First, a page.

“AFFINITY FRAUD” AN EASY WAY FOR SCAMMERS TO GAIN YOUR TRUST
Secretary of State Warns that Nevadans Can be Victims of the Same Technique Used in the Multimillion Dollar Madoff Case
(Carson City, NV; 12/30/09) -- The biggest financial scandal of the year was based largely on trust, and Secretary of State Ross Miller warns that Nevadans’ willingness to trust someone they do not really know could make them the next victims of a financial scam. Bernard Madoff used his friendships and the trust of associates to raise hundred’s of million s of dollars in his high stakes Ponzi scheme, and like the Ponzi scheme itself, there is a long history of using “affinity groups”, churches, social organizations, and other networks of friends and colleagues to gain the trust of what will ultimately become victims. While many of Madoff’s victims were, like him, financially sophisticated and wealthy, many more victims of affinity fraud are much less so.
“Affinity fraud is the wolf in sheep’s clothing approach for those operating fraudulent investment schemes,” said Miller. “Someone who is a regarded member of your church group or a professional organization uses that association with you to develop a false sense of trust. There are instances of affinity fraud within the whole range of religious organizations and cultural and ethnic groups. It plays on our basic tendency to trust those whose interests and values are similar to ours. Ultimately and sadly, that kind of trust is not a key to good investment strategy.
“My office provides resources to check to see if the securities you’re offered are registered, and check to see if the people offering them to you are registered or licensed. Frequently, that doesn’t take any more than a brief visit to our website at www.nvsos.gov.”
The Secretary of State’s Securities Division offers these things to consider as part of your investment strategy:
Beware of “affinity groups.” Someone’s ability to attend the same church as you says nothing about their actual honesty or their investment acumen.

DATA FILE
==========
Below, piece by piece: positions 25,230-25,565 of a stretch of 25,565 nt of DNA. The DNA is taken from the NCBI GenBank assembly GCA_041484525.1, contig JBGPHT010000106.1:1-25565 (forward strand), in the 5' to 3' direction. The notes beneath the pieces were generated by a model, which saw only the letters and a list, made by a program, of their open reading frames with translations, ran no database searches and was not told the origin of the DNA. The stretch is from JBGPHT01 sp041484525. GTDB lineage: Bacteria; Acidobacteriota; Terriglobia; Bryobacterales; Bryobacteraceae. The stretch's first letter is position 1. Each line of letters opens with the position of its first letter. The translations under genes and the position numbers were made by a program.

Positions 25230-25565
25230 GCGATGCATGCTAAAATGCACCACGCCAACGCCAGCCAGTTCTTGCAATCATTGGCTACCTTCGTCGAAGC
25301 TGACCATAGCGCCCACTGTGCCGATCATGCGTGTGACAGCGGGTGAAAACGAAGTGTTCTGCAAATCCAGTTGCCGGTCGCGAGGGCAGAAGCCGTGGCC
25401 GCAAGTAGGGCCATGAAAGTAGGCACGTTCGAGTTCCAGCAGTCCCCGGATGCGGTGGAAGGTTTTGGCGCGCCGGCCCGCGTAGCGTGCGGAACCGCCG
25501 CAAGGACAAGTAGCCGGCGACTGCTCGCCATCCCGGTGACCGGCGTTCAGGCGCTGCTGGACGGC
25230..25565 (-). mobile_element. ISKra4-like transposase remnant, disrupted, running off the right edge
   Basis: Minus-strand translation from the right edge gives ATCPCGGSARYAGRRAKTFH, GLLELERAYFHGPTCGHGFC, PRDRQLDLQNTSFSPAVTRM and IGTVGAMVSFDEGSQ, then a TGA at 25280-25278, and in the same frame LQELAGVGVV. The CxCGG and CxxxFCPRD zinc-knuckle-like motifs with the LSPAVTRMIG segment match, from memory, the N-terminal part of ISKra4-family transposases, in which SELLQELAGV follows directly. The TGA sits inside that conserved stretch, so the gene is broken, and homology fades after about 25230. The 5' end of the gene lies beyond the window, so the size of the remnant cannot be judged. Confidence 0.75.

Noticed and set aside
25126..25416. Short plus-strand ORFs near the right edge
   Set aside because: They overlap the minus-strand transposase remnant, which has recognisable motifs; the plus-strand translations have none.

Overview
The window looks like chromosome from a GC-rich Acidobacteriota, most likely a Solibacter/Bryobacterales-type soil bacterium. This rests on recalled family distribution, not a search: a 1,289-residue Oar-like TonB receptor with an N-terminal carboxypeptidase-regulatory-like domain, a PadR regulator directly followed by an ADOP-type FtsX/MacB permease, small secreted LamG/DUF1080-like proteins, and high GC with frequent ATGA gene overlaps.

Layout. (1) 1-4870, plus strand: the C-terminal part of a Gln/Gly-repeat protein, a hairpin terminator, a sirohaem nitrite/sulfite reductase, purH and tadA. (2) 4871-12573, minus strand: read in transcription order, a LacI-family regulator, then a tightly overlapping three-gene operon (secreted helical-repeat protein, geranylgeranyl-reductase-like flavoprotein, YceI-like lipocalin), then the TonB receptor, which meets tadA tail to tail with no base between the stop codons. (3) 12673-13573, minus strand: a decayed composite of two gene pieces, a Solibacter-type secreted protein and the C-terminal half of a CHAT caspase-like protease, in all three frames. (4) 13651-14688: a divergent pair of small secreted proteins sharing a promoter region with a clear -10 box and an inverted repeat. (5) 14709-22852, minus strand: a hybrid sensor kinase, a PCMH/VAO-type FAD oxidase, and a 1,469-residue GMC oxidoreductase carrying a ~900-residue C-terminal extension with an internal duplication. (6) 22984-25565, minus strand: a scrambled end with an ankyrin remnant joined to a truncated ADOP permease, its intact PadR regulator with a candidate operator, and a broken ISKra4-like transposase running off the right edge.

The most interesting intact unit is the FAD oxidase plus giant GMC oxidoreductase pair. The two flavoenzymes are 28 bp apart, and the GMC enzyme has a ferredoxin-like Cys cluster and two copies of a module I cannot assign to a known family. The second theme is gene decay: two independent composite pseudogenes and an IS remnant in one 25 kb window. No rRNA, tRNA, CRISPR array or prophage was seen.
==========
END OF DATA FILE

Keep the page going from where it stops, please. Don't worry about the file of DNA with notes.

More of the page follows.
Don’t buy what you don’t understand. If the investment instruments are confusing to you, don’t just accept someone else’s explanation. Don’t invest until you are comfortable with your understanding of the deal.
If it sounds too good to be true…As hackneyed a phrase as it has become, it is a guideline well worth keeping in mind.
Know your investment advisor’s auditor. If you receive statements directly from your advisor, make sure that the advisor is being regularly audited.
Diversify. Not only is this a frequent strategy in terms of maintaining a reasonable return, it’s also a security measure to ensure that one person doesn’t have control of all of your investments.
Check with the Nevada Secretary of State’s Securities Division before you invest.
For more information on how to choose an investment professional, go directly to
http://www.nvsos.gov/securities/investors/publications/knowyourbroker.asp , or follow the Securities Center “investor education” links at www.nvsos.gov . Nevadans who believe they have been the victim of investment fraud can contact the Secretary of State’s office at (702) 486-2440, (775) 688-1855, or (800) 758-6440.